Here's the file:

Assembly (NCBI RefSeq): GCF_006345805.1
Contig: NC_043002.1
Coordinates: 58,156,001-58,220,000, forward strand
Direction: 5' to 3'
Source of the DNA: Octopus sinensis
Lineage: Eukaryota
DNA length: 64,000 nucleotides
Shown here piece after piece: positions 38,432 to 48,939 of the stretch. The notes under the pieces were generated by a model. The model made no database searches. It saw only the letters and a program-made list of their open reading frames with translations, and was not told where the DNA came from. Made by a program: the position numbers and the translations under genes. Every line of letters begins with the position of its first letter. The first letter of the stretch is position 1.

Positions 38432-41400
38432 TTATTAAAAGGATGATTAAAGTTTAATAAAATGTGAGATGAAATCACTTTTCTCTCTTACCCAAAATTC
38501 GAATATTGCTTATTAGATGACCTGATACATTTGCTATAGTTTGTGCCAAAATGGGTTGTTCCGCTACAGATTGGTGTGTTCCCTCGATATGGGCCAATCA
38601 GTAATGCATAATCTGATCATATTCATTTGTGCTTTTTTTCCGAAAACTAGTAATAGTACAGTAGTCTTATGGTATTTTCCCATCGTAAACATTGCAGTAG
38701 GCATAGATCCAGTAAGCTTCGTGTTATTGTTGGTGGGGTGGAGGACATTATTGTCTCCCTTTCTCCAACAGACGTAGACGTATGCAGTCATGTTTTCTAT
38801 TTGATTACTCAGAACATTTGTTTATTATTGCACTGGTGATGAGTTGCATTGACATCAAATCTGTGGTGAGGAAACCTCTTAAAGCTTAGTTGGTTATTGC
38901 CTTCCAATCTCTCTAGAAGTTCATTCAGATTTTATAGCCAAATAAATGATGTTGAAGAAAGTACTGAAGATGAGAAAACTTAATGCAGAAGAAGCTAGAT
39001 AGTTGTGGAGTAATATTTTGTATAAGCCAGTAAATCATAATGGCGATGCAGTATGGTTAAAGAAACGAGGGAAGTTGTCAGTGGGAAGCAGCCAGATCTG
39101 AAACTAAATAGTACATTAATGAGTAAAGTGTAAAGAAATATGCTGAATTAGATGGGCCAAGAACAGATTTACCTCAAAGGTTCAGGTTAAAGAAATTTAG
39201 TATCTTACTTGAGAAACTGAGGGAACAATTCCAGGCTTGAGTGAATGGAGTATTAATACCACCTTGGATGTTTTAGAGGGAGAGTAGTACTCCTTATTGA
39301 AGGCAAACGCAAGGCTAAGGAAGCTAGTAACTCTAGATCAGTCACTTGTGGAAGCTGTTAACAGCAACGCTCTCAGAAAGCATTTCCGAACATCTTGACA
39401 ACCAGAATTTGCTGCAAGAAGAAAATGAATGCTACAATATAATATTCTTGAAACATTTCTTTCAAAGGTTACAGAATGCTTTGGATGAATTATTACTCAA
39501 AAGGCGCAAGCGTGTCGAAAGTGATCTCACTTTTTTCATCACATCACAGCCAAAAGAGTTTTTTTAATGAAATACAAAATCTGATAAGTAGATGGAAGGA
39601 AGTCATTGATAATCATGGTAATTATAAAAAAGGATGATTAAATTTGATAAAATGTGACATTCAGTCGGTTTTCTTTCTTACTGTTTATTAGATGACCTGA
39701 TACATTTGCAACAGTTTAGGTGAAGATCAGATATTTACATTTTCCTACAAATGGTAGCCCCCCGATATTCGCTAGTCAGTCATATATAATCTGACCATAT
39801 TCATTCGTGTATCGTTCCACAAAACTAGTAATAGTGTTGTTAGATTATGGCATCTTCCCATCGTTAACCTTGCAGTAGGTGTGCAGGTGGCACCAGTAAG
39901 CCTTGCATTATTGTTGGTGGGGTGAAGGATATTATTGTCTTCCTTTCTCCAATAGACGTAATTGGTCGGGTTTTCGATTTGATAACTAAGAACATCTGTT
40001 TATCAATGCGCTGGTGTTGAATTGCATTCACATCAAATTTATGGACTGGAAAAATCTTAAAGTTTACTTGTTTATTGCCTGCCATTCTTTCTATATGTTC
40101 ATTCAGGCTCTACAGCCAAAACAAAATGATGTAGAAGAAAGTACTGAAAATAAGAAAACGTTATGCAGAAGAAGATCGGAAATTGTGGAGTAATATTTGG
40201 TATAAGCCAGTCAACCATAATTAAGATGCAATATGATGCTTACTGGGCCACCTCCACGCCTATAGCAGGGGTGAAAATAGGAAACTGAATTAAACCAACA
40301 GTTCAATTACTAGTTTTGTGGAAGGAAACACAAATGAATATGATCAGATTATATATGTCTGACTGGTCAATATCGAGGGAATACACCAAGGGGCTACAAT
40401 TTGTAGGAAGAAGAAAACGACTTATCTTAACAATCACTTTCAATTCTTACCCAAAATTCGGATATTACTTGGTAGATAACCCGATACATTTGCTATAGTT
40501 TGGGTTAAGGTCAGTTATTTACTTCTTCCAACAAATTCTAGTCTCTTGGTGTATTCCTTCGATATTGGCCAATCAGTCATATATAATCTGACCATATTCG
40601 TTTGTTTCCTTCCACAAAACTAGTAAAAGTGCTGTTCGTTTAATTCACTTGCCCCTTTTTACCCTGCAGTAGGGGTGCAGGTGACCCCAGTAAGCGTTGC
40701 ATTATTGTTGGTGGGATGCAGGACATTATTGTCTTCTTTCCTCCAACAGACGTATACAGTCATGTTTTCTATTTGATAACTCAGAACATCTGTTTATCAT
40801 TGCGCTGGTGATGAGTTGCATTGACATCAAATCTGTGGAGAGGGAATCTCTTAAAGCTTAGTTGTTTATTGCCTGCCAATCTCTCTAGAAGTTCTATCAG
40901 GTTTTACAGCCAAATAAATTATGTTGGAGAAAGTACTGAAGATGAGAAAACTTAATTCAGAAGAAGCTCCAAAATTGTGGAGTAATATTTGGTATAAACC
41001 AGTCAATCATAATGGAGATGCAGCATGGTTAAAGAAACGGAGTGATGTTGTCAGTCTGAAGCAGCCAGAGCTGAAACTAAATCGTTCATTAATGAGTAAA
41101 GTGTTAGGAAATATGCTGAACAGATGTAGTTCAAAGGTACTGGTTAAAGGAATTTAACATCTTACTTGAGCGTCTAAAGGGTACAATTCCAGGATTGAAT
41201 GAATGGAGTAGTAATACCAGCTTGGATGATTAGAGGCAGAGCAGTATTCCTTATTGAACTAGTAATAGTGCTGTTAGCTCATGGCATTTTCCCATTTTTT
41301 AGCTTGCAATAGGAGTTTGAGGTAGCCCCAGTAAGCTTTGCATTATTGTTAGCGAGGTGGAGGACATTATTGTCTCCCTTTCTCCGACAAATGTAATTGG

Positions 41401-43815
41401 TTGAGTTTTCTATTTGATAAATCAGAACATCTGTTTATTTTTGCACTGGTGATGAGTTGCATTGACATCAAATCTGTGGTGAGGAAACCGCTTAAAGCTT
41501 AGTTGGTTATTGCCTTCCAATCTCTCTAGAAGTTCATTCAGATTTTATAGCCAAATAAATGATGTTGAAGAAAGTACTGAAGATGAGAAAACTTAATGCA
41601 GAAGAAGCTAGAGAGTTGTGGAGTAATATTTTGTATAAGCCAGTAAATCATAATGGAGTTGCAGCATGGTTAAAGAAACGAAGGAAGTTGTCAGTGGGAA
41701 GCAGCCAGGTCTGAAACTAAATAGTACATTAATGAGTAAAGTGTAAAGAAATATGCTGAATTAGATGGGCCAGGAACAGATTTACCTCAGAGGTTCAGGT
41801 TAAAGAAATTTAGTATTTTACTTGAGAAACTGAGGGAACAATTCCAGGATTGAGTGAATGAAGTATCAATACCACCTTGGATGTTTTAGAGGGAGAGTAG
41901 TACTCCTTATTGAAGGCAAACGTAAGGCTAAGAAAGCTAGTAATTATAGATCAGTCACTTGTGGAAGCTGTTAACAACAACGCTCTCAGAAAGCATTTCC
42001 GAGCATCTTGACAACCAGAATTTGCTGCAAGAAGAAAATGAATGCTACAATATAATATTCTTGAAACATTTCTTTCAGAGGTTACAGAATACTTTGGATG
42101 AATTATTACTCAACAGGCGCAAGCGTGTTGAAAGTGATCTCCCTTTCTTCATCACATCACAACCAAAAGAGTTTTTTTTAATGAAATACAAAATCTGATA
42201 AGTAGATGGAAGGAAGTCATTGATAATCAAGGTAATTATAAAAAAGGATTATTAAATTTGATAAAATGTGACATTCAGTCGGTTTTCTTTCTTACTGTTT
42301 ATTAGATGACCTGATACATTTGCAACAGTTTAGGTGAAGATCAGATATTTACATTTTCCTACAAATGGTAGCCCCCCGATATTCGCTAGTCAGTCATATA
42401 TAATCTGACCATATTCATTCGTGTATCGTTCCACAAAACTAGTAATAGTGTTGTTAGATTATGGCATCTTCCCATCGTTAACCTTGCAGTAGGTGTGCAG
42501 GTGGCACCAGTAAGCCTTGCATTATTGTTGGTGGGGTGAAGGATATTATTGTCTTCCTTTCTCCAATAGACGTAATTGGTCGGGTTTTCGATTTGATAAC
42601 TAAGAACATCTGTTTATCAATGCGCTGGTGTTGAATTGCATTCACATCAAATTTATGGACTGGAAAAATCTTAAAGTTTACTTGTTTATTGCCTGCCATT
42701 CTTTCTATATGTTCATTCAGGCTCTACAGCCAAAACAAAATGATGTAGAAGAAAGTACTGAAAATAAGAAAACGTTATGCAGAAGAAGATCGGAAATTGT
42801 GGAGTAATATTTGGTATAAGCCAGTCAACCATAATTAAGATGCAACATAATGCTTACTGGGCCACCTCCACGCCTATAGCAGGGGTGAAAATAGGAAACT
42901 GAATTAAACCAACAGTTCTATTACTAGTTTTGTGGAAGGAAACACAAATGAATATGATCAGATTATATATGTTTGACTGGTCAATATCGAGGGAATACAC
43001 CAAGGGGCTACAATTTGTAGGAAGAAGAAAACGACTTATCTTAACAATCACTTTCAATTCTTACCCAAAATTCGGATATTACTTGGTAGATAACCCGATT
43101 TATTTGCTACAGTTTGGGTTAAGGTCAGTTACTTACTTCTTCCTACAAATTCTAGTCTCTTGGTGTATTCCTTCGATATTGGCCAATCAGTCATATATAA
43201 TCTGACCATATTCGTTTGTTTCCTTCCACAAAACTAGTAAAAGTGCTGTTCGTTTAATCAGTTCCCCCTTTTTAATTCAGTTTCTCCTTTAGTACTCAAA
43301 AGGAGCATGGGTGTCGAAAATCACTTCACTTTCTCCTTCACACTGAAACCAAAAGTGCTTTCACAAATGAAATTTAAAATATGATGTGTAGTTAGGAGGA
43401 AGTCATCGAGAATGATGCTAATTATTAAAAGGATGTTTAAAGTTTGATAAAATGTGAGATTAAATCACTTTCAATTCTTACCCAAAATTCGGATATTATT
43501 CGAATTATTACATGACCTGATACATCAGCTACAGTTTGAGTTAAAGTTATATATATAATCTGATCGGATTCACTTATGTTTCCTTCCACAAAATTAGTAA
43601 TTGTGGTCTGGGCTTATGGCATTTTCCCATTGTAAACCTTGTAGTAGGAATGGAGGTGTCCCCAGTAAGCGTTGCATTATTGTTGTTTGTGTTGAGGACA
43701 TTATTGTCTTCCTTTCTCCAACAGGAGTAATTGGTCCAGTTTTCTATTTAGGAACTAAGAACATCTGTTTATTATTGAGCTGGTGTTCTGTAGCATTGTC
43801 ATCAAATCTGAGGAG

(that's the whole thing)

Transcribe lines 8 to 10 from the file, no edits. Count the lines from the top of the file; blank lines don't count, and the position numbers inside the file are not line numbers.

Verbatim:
Shown here piece after piece: positions 38,432 to 48,939 of the stretch. The notes under the pieces were generated by a model. The model made no database searches. It saw only the letters and a program-made list of their open reading frames with translations, and was not told where the DNA came from. Made by a program: the position numbers and the translations under genes. Every line of letters begins with the position of its first letter. The first letter of the stretch is position 1.

Positions 38432-41400
38432 TTATTAAAAGGATGATTAAAGTTTAATAAAATGTGAGATGAAATCACTTTTCTCTCTTACCCAAAATTC